The new regulations will lead to increased refiner complexity. There will be major changes, Dautzenberg promised, especially in treating |C.sub.4~ and |C.sub.5~. This will require a lot of capital.

Catalytic distillation is expected to be the common choice for producing high octane gasoline blending compounds such as MTBE (methyl tertiary butyl ether) and TAME (tertiary amil methyl ether). MTBE capacity in Canada was 1 Mt/y in 1990: it is expected to be 2.5 Mt/y by 2000. One needs to make MTBE from field butanes. Dautzenberg said dehydrogenation output will equal refining output by the year 2000.

There is work being done to produce MTBE from synthetic gas in Germany. There have been interesting yields, but Dautzenberg cautioned that the process is still at the lab stage.

He said that it will be difficult for refiners to reach levels of less than 1% by weight benzene content. He noted that the CATSTILL|R~ process shows promise. This integrates alkylation of light reformate with FCC off-gas.

Turning to methanol, he called it a complicated fuel. A lot of capital is needed, then, good chemistry and clever engineering, then "you have to convince the automative industry that methanol is a good choice" and then, the EPA (U.S.) must approve." GM does have a variable fuel vehicle because methanol is not available at "every corner".

Dautzenberg said that a world-scale methanol production unit would cost $200 million, with 2/3 of the cost in the front end. He added that R&D opportunities in oxygenated fuels are numerous. "Reformulated gas is a logical intermediate step toward methanol as the next automotive fuel. Reformulated gas will be in the fore until 1995. By 1995, methanol will be an alternative. After 2000, hydrogen may appear as a fuel."

Robert Cumming, MCIC, Canadian Gas Association (CGA), provided delegates with an update on the use of natural gas for vehicles. Since 1983, in Canada, 31,350 vehicles have been adapted to run on natural gas. Worldwide, the figure is 856,000. "Natural gas is the lowest cost transport fuel to find, develop and produce in Canada," Cumming declared.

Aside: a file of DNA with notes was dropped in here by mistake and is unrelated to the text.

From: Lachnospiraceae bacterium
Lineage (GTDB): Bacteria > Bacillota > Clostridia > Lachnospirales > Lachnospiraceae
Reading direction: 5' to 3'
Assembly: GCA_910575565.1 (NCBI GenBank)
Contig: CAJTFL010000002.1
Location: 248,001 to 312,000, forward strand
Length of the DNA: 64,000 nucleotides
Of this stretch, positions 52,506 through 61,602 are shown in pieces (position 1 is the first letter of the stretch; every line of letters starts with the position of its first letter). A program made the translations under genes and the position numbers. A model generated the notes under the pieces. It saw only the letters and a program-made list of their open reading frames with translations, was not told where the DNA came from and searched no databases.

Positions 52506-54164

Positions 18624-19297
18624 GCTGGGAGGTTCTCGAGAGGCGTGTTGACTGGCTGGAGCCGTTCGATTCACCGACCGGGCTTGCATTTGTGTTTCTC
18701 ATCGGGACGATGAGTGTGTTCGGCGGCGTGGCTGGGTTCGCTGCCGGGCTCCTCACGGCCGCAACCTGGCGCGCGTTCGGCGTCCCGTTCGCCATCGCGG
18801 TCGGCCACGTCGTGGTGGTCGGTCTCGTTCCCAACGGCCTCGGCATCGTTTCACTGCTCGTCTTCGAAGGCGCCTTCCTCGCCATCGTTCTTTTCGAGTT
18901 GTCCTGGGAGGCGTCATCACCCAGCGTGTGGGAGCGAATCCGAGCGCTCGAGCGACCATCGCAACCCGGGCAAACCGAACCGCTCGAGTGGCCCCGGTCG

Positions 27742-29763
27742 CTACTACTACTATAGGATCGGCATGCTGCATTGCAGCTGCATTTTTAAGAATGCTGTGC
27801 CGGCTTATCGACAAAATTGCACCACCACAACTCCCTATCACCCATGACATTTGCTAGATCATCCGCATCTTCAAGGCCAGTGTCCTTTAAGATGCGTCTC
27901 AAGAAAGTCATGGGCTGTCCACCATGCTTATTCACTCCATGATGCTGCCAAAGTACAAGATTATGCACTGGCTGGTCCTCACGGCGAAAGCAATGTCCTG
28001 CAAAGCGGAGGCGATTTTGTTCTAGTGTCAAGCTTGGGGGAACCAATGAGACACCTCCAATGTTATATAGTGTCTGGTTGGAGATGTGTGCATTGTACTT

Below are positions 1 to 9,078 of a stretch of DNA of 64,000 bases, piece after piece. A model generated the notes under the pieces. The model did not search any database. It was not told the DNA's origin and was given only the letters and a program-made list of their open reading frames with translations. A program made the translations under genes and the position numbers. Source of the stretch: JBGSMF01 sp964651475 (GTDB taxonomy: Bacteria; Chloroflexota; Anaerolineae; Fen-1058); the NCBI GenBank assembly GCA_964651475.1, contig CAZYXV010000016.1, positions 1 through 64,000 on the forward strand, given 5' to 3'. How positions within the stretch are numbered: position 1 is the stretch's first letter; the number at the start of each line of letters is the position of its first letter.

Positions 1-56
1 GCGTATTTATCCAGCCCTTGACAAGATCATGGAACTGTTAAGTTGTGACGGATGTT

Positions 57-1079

Benefits of natural gas include the potential to be the most environmentally benign fuel; there is substantial indigenous supply: a safe, efficient, well-developed underground transportation system is already in place.

There are still some concerns that Cumming said had to be remedied. There are 121 public refuelling station now and the perception is that there are too few. The cost of converting a vehicle to natural gas is more than $3,000. This is high and Cumming said work is underway to reduce it. On-board storage of natural gas is the most costly element of the system and it needs to be reduced. Questions about vehicle performance have to be answered. Advances in technology and a $12 million R&D effort to improve performance will help. Greater public awareness of the technology is still needed.

The CGA is pleased with recent breakthroughs in public transportation systems. Hamilton trials have been very successful. Now, Toronto, Hamilton and Mississauga all have dedicated natural gas vehicles for part of their fleets. Vancouver has some dual-fuel vehicles.

Home refuelling appliances are now being sold, more than 700 so far. These have proved very effective, especially for commercial applications. Their cost is about $3,500.

From natural gas to methanol, J.C. Amphlett, Royal Military College, discussed Methanol as a Source of Hydrogen-Rich Gas for a Solid Polymer Fuel Cell Power System. Canada is a world leader in solid polymer technology.

One of the problems in the development of the fuel cell was the safe and convenient storage and distribution of hydrogen. Methanol steam reforming to produce a hydrogen-rich gas can overcome the problem. What's needed for reformer fuel cell integration: gas conditioning, water management, heat management, fuel efficiency and pressure.